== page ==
Essay On Osmolality

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Essay 13: How does the brain sense osmolality and regulate water balance? Before answering this question, it is necessary to understand the meaning of the term osmolality as well as its implications for human physiology. In chemistry, the osmolality of a solution is defined as the number of moles of solute (e.g. salt or sugar) per kilogram of solvent. When the solvent in question is water, osmolality is practically the same as the more familiar unit osmolarity, which is defined as moles of solute per liter of solvent. Since 1 liter of water has a mass of approximately 1 kilogram, the two values are virtually the same. In the case of the human circulatory system, approximately 55% of blood volume is composed of straw colored plasma while the remainder is occupied by the so called formed elements of blood: red blood cells, white blood cells, and platelets. Plasma itself is 90% water and contains many dissolved components: glucose, electrolytes (sodium, chloride, and bicarbonate ions); as well as a variety of proteins including albumin, clotting factors, and soluble antibodies. All of these plasma components contribute to the osmolality of blood, the most important ones being sodium and glucose. Physiologists have assigned a unit to blood osmolality called the…show more content…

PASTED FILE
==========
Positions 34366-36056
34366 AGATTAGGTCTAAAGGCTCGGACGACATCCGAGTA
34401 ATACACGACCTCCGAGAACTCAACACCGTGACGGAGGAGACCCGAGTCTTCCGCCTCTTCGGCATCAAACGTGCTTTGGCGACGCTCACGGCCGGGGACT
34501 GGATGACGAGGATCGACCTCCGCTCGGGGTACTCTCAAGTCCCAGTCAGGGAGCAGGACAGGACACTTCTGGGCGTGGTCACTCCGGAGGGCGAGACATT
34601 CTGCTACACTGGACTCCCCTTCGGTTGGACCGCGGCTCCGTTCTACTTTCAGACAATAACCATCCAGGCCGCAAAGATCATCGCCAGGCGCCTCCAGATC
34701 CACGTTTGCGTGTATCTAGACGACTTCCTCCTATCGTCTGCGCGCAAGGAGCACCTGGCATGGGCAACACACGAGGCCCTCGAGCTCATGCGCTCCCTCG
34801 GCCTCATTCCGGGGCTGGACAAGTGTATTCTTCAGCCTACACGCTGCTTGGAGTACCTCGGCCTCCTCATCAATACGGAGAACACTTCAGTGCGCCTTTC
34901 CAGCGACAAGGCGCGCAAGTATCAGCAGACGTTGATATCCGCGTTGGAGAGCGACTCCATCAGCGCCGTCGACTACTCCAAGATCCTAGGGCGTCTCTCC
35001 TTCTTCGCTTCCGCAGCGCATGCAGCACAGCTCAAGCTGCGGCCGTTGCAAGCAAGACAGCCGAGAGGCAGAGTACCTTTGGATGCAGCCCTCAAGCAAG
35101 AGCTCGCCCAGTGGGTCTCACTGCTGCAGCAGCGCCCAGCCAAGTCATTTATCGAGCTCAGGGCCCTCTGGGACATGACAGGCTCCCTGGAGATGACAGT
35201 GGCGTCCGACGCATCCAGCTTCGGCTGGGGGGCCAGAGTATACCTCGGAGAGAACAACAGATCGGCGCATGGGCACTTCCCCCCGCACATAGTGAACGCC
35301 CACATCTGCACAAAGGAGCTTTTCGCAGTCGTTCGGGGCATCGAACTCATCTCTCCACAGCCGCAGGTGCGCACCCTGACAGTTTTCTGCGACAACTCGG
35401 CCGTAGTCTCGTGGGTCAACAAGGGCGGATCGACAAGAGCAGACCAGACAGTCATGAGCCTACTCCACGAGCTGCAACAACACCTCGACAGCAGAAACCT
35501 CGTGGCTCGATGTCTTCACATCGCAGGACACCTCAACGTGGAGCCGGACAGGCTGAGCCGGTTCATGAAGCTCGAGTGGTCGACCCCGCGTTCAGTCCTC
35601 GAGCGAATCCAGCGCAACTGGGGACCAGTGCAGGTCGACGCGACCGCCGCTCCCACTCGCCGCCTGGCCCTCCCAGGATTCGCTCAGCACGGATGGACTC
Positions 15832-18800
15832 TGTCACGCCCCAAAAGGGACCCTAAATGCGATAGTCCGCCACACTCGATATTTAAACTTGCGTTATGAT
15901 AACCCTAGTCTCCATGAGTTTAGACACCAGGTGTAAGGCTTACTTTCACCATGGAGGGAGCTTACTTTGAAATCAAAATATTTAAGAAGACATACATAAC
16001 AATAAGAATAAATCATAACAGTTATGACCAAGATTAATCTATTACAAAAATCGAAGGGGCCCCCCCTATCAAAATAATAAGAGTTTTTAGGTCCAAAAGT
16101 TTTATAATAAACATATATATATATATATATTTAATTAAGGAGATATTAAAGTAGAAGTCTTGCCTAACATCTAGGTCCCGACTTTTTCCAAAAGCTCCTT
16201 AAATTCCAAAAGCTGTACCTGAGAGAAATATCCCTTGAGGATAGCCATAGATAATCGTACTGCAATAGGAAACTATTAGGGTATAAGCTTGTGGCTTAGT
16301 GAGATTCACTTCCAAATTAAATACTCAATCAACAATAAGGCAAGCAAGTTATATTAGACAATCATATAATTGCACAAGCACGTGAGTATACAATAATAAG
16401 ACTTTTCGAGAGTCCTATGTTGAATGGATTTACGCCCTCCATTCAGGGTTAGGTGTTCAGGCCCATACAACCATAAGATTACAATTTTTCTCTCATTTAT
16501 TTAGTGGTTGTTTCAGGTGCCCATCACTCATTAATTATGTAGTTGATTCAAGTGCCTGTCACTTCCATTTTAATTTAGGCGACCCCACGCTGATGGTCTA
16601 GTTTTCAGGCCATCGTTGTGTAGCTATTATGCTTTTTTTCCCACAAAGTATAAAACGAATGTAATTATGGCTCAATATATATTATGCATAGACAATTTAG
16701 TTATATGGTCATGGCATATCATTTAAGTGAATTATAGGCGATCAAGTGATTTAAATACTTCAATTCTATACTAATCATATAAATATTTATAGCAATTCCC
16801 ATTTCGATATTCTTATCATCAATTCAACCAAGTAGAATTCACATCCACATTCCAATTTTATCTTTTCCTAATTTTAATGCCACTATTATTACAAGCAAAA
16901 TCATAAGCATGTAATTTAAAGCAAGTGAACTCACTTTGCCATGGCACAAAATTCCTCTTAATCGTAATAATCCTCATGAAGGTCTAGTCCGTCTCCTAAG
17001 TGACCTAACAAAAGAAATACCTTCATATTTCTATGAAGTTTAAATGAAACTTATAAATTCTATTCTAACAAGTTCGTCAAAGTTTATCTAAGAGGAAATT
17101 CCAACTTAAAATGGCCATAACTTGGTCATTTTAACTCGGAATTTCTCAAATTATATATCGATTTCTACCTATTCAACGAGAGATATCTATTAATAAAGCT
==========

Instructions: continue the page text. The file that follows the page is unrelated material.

In a sense, they act as the brain's eyes and ears allowing it to quickly assess metabolic parameters and make necessary adjustments. In humans, two of these sensors are the subfornical organ (SFO) and the vascular organ of the lateral terminalis (OVLT), both located near the hypothalamus. These clusters of neurons contain specialized surface proteins called osmoreceptors capable of sensing changes in the concentration of sodium and chloride ions. If the blood becomes too concentrated, the SFO and OVLT activate hypothalamic neurons, ultimately culminating in the sensation of
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